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Head And Shoulders Candlestick Pattern

Head and shoulders is a term that refers to a type of pattern-also called a trend-that is useful in gauging future market values of financial assets. In particular, the term can refer to the price behavior of stocks with respect to time; nevertheless, for our forex investment concerns, the term will refer to the nominal exchange rate between USD and some other tradable foreign currency.

To simplify matters, let us fix a foreign currency that we can talk about, say EUR, so as to make this discussion more concrete. We present an example where we track a fictitious value for the EUR/USD rate over the month of June in a particular year. We will refer to the following graphic.

We wish to explain how this graphic exemplifies the notion of head and shoulders. The main properties that the above exchange rate has are as follows. It makes an initial rise, peaking but then falling. After the initial fall, the rate then peaks at an even higher level, subsequently falling again. It is important that this second trough be at a lower level than the initial peak. The trend is called head and shoulders because the graphic resembles the head and shoulders of a person. Finally, the rate rises again, but to a level lower than the second peak. In terms of the specific data in the graph, the initial peak is at EUR 1.25/USD 1 on June 7th, the second peak is at EUR 2.1/USD 1 on June 15th, and the final peak is at EUR 1.45/USD 1 on June 20th.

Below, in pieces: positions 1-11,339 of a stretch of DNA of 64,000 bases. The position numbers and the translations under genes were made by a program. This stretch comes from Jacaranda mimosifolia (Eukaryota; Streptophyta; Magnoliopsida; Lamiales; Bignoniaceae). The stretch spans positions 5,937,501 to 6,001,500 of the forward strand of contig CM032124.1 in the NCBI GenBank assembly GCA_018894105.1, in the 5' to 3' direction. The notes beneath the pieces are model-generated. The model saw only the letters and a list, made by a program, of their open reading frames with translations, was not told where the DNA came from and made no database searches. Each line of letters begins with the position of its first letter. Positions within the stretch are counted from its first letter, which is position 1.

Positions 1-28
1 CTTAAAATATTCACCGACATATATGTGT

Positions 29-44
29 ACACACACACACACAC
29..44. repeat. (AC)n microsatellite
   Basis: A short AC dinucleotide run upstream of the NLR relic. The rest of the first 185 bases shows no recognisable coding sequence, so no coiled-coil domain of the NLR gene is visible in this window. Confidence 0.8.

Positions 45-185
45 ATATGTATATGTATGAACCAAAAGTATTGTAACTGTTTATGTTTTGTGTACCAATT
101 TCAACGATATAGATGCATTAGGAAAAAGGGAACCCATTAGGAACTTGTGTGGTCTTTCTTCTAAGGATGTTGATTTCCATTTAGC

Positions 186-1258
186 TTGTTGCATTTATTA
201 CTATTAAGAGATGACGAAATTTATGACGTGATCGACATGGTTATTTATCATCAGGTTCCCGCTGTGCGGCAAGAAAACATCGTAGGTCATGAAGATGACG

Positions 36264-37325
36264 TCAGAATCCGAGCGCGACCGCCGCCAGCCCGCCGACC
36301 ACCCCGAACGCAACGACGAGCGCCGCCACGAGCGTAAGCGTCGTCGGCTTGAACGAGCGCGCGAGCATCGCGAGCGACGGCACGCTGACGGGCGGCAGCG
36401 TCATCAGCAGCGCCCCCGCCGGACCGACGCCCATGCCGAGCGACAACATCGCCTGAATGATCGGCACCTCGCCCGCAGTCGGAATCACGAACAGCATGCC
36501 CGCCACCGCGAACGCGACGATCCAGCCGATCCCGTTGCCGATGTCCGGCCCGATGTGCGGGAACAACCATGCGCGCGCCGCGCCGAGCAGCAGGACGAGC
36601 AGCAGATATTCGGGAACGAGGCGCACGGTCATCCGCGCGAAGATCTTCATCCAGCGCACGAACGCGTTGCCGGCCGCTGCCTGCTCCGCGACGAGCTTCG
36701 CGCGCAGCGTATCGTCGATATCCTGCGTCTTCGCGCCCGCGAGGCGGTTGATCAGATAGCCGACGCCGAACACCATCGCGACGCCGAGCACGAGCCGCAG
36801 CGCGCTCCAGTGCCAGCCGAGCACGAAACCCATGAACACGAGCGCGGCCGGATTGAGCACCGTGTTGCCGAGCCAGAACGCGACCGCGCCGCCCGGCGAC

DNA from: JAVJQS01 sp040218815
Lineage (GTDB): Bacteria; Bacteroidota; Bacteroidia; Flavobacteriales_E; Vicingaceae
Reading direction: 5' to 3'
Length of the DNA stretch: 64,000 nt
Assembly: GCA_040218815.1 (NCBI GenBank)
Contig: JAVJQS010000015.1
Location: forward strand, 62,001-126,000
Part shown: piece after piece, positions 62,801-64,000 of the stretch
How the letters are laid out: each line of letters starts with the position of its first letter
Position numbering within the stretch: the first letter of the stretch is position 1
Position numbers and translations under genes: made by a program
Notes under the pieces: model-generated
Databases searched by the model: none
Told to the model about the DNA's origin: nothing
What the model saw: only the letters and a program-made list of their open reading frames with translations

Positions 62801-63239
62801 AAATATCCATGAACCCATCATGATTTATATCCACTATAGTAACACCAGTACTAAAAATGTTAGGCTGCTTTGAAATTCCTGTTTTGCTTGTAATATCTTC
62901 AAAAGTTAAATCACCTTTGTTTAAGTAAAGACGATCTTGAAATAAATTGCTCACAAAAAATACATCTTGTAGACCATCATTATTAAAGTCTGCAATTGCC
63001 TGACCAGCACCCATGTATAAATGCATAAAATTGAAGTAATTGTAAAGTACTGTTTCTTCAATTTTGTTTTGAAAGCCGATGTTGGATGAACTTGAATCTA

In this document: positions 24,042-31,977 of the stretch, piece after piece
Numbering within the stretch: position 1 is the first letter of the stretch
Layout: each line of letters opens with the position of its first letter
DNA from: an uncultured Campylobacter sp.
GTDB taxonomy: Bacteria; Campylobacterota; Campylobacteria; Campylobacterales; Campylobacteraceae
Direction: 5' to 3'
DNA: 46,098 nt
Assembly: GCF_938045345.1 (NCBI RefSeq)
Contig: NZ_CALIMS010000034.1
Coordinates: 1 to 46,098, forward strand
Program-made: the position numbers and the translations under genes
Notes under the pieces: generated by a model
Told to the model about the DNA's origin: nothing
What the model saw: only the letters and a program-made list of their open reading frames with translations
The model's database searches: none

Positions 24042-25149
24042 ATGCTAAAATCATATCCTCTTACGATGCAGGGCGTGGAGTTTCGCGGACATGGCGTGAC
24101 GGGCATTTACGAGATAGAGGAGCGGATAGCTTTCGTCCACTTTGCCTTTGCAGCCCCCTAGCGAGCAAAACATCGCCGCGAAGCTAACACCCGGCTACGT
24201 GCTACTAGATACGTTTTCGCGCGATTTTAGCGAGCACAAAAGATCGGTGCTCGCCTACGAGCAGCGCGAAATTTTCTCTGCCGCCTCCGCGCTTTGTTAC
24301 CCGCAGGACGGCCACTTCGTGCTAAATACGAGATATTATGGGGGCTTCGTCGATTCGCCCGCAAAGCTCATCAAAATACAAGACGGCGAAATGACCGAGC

Now that we've described head and shoulders, we will try to explain why investors care about trends and explore what the head and shoulders trend tells the investors about a particular currency exchange.       

Trends are useful in evaluating whether a particular investment is prudent or not based on recent empirical data. Put simply, a trend is the general movement associated with the price of an asset or currency. We present a graphical example of a fictitious upward trend of the same exchange rate. A downward trend in the exchange rate would be given by exactly the opposite scenario: a graph whose exchange rate values gradually decrease on average.

As an investor, one hopes to jump into the market during an upward trend with the expectation that the market will continue to rise, thereby increasing the value of his investment. Conversely, an investor would like to leave the market and cash out in USD during a downward trend, when it seems like the investment will begin to continually lose value. This is to say that in general, an investor should aim to trade with trends, buying during upward trends and selling during downward trends.

Upward and downward trends are easy enough to identify. The most useful lesson that an investor can retain from this discussion is how to distinguish long-term upward and downward trends from trends that only mimic upward and downward movements in the short-run. That is to say that there are ways to tell if a trend will be sustained in the long-term future. In particular, what we are interested in is the head and shoulders trend, a trend that seems like it indicates an upward trend but which, more often than not, is an indicator of a turn in the market.

The question that most people have, when they hear that the head and shoulders trend signifies a reversal in the market, is why this should be case. Generally, this trend reflects uncertainty on the part of traders. The initial shoulder represents an initially high volume of level of trades for USD. The initial trough and the second peak represent decreased, then increased, confidence in USD. The final trough, peak, and fall represent another flirtation with USD but an ultimate shift away from USD.